Bredolab, a botnet believed to have spread its tentacles around the world, infecting some 30 million computers, has been beheaded following action from the Dutch National Crime Squad.
Dutch police announced the takedown of the botnet, which was used to distribute malware to unsuspecting computer users. The authorities were assisted by members of the computer security community, and Netherlands-based hosting provider LeaseWeb, who provided the servers that were running Bredolab’s command systems.
In total, 143 computer servers are now no longer under the control of malicious hackers.
Instead, the botnet’s control center is under the command of the authorities, and they are able to use it to display a warning to owners of infected computers:
SophosLabs has seen very large numbers of samples of malware connected with the Bredolab botnet – so any action which has been taken to curtail its activities has to be welcomed.
The main intent of Bredolab is to download other malware onto the users’ computers. Some of the attacks we have seen distributed this way include fake anti-virus software (also known as scareware).
Typically, the attacks were spammed out via old-fashioned, but still worryingly successful, spam campaigns as malicious attachments. In other words, no zero day exploits, no sophisticated new techniques, just effective social engineering to make people run the attachments in the first place.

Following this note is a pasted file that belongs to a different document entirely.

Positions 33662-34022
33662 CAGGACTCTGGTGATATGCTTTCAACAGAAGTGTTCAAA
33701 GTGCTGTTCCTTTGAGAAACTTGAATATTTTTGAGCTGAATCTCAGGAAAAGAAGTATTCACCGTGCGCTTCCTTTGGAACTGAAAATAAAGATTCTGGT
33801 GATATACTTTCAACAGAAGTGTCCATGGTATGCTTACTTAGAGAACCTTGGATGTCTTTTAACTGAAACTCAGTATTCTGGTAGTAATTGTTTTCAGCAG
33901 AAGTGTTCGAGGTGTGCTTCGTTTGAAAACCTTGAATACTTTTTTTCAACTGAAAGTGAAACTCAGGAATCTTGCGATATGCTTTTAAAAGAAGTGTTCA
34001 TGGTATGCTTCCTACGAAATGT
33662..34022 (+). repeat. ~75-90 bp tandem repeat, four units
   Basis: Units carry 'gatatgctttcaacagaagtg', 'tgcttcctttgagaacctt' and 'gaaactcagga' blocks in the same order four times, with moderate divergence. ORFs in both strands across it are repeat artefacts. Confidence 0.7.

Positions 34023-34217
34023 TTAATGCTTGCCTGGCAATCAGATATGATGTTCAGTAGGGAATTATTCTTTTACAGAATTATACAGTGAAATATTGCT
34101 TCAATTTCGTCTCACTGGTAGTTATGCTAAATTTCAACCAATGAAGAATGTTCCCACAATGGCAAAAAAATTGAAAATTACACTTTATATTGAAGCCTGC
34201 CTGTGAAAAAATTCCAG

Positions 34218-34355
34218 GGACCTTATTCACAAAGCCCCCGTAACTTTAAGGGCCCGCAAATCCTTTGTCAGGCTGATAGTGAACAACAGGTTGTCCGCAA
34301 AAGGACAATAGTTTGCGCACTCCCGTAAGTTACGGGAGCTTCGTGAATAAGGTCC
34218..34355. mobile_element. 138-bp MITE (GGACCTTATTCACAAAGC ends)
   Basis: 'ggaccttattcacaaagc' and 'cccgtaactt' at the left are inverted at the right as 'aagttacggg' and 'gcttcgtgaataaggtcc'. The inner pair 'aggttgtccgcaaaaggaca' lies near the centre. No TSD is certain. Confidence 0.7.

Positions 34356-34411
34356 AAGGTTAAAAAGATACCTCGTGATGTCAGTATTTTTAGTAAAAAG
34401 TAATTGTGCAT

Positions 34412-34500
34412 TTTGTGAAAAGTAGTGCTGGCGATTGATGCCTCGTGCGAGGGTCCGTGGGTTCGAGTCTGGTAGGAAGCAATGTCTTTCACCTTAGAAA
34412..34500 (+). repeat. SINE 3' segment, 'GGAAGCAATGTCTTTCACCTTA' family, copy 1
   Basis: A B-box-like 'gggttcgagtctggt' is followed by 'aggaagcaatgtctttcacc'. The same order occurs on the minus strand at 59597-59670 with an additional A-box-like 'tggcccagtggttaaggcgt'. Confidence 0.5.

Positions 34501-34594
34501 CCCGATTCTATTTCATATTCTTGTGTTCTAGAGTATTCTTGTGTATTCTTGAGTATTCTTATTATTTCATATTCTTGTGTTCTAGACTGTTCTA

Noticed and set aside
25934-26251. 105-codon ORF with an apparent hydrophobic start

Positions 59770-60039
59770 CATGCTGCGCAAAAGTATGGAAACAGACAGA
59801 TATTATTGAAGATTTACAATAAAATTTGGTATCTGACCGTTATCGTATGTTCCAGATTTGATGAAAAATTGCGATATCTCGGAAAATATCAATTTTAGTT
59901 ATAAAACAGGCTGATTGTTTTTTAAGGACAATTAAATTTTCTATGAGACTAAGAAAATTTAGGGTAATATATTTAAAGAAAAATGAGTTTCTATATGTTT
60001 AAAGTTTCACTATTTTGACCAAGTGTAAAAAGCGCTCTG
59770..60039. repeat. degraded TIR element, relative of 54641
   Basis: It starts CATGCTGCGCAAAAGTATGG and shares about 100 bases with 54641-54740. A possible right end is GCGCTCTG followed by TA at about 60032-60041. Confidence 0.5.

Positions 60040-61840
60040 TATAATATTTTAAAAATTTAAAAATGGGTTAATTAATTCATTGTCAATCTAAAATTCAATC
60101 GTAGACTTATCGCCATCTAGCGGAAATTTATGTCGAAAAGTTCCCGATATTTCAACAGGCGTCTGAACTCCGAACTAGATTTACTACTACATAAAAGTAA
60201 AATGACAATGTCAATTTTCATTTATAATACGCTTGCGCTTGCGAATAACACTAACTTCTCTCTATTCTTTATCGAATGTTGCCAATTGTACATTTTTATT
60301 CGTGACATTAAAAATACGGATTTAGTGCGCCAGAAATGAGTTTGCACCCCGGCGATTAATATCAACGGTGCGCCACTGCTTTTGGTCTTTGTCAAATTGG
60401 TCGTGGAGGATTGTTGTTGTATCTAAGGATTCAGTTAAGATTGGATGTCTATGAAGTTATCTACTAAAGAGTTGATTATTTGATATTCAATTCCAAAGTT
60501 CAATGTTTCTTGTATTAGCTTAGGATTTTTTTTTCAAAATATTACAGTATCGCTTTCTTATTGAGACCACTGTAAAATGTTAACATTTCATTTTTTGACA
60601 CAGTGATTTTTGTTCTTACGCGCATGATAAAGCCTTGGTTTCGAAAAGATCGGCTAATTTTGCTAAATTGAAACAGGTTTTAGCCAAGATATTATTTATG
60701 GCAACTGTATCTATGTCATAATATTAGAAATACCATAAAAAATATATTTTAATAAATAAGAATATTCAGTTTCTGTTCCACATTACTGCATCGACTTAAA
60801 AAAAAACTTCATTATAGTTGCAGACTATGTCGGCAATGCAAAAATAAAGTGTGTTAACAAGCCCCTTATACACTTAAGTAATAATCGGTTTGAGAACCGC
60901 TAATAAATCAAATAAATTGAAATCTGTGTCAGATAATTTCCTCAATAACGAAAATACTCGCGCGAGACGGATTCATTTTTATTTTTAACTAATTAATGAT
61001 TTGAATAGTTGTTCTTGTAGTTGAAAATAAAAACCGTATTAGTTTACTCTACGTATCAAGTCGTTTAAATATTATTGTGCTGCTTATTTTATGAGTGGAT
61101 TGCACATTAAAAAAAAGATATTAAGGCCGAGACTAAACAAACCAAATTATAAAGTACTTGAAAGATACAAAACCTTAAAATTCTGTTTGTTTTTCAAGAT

As the figure of “30 million infected PCs” is being bandied about, it’s really a testament to how effective such old school techniques can still be.
LeaseWeb certainly need to be given some credit for working closely with the authorities to bring down the rogue servers. Clearly it would have been preferable if the server space had not been sold to cybercrriminals in the first place, but by accounts they acted responsibly once they found out. Not all hosting companies across the globe would be so helpful.
Good as the news of the take-down of the Bredolab botnet is, we can’t expect the hackers behind it to hang their hats up and turn their back on cybercrime. The servers may be under the control of the Dutch police, but the hackers are still free to commit crimes.
Update: Maybe I spoke too soon – a man suspected of operating the Bredolab botnet has been arrested.